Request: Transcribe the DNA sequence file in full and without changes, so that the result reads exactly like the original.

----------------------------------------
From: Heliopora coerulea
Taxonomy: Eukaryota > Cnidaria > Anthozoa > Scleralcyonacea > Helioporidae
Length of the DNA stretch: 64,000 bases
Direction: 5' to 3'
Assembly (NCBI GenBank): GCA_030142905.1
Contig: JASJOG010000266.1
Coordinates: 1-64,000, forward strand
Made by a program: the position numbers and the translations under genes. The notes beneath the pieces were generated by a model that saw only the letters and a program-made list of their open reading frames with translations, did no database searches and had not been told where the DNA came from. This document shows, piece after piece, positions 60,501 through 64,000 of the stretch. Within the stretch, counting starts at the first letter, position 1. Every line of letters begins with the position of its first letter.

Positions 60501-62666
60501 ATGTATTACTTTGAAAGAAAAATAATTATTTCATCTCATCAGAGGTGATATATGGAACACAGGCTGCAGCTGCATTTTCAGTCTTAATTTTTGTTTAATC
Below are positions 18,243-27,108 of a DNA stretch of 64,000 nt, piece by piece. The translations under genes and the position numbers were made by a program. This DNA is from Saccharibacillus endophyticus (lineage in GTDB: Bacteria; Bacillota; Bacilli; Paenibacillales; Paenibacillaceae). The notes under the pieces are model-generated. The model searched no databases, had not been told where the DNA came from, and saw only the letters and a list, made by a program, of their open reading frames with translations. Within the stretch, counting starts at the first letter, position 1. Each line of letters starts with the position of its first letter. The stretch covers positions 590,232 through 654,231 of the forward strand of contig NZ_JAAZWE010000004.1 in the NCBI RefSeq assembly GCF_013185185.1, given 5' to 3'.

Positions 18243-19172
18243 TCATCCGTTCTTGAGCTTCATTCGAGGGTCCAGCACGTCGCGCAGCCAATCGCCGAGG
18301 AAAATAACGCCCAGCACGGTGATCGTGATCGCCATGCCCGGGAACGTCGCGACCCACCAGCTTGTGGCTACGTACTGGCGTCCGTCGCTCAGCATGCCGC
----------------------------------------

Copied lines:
From: Heliopora coerulea
Taxonomy: Eukaryota > Cnidaria > Anthozoa > Scleralcyonacea > Helioporidae
Length of the DNA stretch: 64,000 bases
Direction: 5' to 3'
Assembly (NCBI GenBank): GCA_030142905.1
Contig: JASJOG010000266.1
Coordinates: 1-64,000, forward strand
Made by a program: the position numbers and the translations under genes. The notes beneath the pieces were generated by a model that saw only the letters and a program-made list of their open reading frames with translations, did no database searches and had not been told where the DNA came from. This document shows, piece after piece, positions 60,501 through 64,000 of the stretch. Within the stretch, counting starts at the first letter, position 1. Every line of letters begins with the position of its first letter.

Positions 60501-62666
60501 ATGTATTACTTTGAAAGAAAAATAATTATTTCATCTCATCAGAGGTGATATATGGAACACAGGCTGCAGCTGCATTTTCAGTCTTAATTTTTGTTTAATC
Below are positions 18,243-27,108 of a DNA stretch of 64,000 nt, piece by piece. The translations under genes and the position numbers were made by a program. This DNA is from Saccharibacillus endophyticus (lineage in GTDB: Bacteria; Bacillota; Bacilli; Paenibacillales; Paenibacillaceae). The notes under the pieces are model-generated. The model searched no databases, had not been told where the DNA came from, and saw only the letters and a list, made by a program, of their open reading frames with translations. Within the stretch, counting starts at the first letter, position 1. Each line of letters starts with the position of its first letter. The stretch covers positions 590,232 through 654,231 of the forward strand of contig NZ_JAAZWE010000004.1 in the NCBI RefSeq assembly GCF_013185185.1, given 5' to 3'.

Positions 18243-19172
18243 TCATCCGTTCTTGAGCTTCATTCGAGGGTCCAGCACGTCGCGCAGCCAATCGCCGAGG
18301 AAAATAACGCCCAGCACGGTGATCGTGATCGCCATGCCCGGGAACGTCGCGACCCACCAGCTTGTGGCTACGTACTGGCGTCCGTCGCTCAGCATGCCGC